Pre-packaged foods have been linked to a string of anaphylaxis cases in Australia, prompting a warning that people with allergies are taking “significant risks” by eating the items that fill our supermarket shelves.
A study from the Murdoch Children’s Research Institute has found at least 14 cases over nine months where people had a severe allergic reaction, most likely due to contaminated packaged foods.
It has prompted calls for changes to food labelling, with doctors saying it is impossible for consumers to tell what foods have undergone screening for allergens and are likely to be safe, and those which could pose a threat.
It is presently mandatory for common allergens (such as peanuts, tree nuts, milk, eggs, sesame and fish) to be declared on food labels as ingredients.
However only some food manufacturers disclose if there is a chance their products contain traces of allergens – known as precautionary allergen labelling.
This means in cases where there is no warning, consumers are not able to tell if it is because the product has been checked and found to be safe, or if it is be
cause a voluntary warning has not been included.
Senior author of the study, Professor Katie Allen, said some customers also believed manufacturers used the warnings for legal reasons, rather than a real risk they may contain trace allergens – adding to the confusion and leading some to ignore the labels altogether.
“When you speak to manufacturers they say ‘look, if in doubt put a label on’, because they want to keep people safe,” she said.
Professor Allen said researchers began looking into the anaphylaxis cases with the hypothesis that reactions caused by packaged foods were relatively uncommon.
But the survey of 198 health practitioners who specialise in allergies threw up unexpected results.
It found 14 cases of anaphylaxis linked to packaged foods, including eight cases where there was no precautionary labelling, or the precautionary labelling did not name the trigger food.
“We were quite surprised,” Professor Allen said.
“Our study showed that anaphylaxis to undeclared allergens is not rare and it did not appear to depend on whether the product was labelled with precautionary advice.”
Food allergen contamination has been on the radar of authorities, especially after Melbourne boy Ronak Warty died in 2013 after consuming a coconut drink later discovered to contain undeclared dairy milk.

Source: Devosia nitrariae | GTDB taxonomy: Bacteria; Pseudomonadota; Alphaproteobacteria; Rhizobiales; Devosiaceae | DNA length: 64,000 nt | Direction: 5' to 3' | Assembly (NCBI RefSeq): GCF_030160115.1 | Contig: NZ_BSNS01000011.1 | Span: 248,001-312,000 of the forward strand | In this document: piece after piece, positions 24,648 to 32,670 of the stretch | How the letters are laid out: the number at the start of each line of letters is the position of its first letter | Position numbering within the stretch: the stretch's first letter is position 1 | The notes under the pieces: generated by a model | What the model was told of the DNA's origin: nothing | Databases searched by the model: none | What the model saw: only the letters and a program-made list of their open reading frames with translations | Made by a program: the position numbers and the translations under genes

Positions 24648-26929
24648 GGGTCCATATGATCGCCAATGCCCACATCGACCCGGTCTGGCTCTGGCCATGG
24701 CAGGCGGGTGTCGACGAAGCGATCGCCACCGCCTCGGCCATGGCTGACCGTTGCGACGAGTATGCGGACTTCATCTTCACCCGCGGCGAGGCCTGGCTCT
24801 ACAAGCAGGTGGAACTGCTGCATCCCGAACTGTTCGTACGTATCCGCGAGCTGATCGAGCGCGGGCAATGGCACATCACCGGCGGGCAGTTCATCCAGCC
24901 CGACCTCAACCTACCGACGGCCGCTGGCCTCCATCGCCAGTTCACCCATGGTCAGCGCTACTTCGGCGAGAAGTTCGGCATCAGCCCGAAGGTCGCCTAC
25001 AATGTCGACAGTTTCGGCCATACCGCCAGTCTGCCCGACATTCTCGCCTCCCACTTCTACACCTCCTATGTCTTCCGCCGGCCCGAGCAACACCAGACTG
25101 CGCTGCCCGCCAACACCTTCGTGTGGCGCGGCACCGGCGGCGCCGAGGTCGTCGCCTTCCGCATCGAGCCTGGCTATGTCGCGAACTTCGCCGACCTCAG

Emi Habgood, a Year 10 student at Princes Hill Secondary College in Melbourne, said it could be stressful managing her allergies to wheat, eggs and peanuts.
The 15-year-old said while she was more likely to have a reaction to food prepared by cafes and restaurants, she did recently have a reaction to a rice biscuit that she had previously eaten with no problem.
“We kind of assumed there was a cross contamination with other things,” Ms Habgood said.
“We went over the ingredients and there was nothing there.”
Undeclared allergens were the leading reason behind food recalls in Australia and New Zealand in the last year, responsible for 26 recalls. And just this week, a batch of Leggo’s basil pesto was recalled because the label failed to declare cashew nuts.
Food Standards Australia New Zealand said some of the problems were caused by reformulation of recipes, packaging errors or accidental cross contamination.
A voluntary program called VITAL backed by the food industry has introduced consistent “may be present” warnings for cases where cross contact of food allergens can occur.
But the problem remains that consumers are unable to tell which products have been screened by the program.
Dr Lara Ford, clinical lead of the New South Wales anaphylaxis education program, said “there is nothing on the packaging to say the food has gone through the assessment process” and called for a mandatory system of “well-regulated” precautionary labelling.
“In the meantime, an indication on packaging that shows a product had gone through the VITAL assessment process would be useful.”
Tom Lewis, chief executive of the Allergen Bureau which runs VITAL, said the bureau was aware of this issue and working on a certification system, where VITAL-accredited products could be identified.
But a spokeswoman from Food Standards Australia New Zealand said there were no plans to make precautionary allergen labelling mandatory.
Source: The Age 24/01/2018